You have to go through the shop reception to get through to aircraft on display… I don’t think I could have got through reception any quicker… I was really excited! XM594 isn’t too far away from the reception area so I ran out to her, like a little kid. You know how some things just make you smile uncontrollably, well, she did just that. I was smiling so much, my cheeks were hurting.
My friend, Regan, had recently followed in my footsteps and he was becoming avidly interested in aviation and he really wanted to see fully intact Vulcan, so when we took him to Newark I think he was pretty impressed by XM594. I interviewed him about our visit and here’s what he had to say –
Q. What was your first impression of seeing XM594 at Newark Air Museum?
Regan: “The sheer size was remarkable and it was even better to see a Vulcan up close, brilliant experience I have to say.”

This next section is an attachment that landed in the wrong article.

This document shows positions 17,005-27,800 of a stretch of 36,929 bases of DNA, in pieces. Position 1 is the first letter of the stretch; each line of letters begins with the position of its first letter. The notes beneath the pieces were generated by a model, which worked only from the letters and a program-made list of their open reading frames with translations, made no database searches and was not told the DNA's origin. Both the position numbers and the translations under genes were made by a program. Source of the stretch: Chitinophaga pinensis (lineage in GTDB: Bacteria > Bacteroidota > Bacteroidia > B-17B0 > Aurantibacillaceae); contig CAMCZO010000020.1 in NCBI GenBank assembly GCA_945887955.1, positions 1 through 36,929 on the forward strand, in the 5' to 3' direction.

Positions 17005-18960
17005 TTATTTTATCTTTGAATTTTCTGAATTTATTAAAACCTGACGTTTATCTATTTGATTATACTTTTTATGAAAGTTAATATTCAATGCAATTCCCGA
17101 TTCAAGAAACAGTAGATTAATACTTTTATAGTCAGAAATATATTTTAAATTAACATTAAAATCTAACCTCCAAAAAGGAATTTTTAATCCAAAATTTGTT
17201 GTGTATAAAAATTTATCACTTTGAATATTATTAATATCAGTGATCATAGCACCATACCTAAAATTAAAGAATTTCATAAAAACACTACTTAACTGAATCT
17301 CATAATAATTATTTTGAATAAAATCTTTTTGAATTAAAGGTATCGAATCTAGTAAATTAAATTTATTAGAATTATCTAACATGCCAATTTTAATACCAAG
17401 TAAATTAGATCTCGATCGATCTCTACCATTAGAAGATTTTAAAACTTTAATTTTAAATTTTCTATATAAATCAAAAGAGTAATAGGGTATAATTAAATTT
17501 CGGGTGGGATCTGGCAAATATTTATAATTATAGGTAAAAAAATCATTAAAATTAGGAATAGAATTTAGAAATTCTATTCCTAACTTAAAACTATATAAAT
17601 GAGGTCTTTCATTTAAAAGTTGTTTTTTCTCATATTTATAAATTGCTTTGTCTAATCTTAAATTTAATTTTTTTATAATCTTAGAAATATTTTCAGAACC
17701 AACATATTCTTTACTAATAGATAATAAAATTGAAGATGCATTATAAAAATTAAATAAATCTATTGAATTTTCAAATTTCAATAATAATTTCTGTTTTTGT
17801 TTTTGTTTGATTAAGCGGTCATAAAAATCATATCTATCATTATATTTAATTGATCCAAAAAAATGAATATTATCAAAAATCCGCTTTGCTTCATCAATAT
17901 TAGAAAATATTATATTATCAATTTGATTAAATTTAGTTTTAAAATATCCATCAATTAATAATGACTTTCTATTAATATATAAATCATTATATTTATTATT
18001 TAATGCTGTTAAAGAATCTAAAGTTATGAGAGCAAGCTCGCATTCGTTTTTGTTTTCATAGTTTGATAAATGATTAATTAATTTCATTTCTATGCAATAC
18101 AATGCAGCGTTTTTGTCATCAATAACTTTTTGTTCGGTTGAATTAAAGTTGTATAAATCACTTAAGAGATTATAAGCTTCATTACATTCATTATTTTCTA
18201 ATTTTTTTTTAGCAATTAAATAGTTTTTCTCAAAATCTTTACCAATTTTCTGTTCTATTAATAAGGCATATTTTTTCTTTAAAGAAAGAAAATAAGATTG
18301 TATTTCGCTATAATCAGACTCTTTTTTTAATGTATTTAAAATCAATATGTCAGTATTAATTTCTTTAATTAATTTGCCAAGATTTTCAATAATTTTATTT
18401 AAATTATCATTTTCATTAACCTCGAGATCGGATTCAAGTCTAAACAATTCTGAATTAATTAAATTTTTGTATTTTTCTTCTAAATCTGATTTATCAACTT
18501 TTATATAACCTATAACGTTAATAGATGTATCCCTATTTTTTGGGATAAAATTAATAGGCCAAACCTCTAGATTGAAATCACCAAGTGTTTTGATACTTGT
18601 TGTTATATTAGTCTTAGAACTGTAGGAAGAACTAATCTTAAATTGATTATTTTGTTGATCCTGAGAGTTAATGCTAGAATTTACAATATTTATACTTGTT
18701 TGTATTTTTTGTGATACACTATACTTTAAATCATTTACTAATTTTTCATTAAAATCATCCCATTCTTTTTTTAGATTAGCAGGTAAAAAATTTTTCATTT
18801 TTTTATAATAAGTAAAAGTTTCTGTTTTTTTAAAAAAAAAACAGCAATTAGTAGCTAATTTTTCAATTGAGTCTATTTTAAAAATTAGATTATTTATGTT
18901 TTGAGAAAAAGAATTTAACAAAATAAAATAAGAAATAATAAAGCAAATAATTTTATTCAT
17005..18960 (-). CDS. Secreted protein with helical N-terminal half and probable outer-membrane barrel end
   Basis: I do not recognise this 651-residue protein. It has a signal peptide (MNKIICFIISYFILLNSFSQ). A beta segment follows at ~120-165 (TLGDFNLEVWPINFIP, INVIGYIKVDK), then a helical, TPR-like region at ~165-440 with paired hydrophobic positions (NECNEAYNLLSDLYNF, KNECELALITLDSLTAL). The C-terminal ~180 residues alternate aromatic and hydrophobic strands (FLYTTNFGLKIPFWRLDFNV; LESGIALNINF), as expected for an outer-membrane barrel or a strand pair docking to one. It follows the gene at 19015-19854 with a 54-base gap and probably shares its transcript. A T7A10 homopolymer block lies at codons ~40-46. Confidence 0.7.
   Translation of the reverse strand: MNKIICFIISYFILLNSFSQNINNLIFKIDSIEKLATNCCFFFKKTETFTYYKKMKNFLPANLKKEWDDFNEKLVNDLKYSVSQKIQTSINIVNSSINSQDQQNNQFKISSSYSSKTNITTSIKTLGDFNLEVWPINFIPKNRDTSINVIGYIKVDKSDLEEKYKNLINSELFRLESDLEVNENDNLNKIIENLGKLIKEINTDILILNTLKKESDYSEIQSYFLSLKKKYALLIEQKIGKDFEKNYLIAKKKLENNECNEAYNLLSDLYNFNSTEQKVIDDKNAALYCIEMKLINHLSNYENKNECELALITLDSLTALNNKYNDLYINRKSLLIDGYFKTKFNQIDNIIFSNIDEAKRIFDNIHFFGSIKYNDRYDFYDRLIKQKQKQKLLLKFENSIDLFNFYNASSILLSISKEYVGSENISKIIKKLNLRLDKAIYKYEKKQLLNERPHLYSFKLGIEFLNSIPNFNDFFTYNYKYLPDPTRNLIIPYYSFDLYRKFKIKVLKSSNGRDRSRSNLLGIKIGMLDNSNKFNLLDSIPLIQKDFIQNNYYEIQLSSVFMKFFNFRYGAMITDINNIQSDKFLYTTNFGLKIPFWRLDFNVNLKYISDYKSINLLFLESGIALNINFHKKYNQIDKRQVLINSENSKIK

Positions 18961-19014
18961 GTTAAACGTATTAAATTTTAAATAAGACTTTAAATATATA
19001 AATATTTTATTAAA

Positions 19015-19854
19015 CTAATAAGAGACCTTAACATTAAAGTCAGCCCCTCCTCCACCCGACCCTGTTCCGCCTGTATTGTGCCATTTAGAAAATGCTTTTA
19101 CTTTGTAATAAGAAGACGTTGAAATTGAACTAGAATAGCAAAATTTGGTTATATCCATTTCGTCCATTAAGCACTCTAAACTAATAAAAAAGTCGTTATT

Q. And did she make a lasting impression?
Regan: “Well I am a large Vulcan fan now, so seeing the XM594 will be something to remember for years to come.”
Q. Now, just to break off from XM594 for a brief moment – You finally got to see XH558 fly for the first time later on in August, after our visit to Newark. It was only brief (literally 49 seconds); how was that for you?
Regan: “That was a brilliant experience too, seeing XM594 was spectacular but then seeing the XH558 for a few brief seconds, it was heart pounding, the sound of the engines really has an impact on the way you see this aircraft.”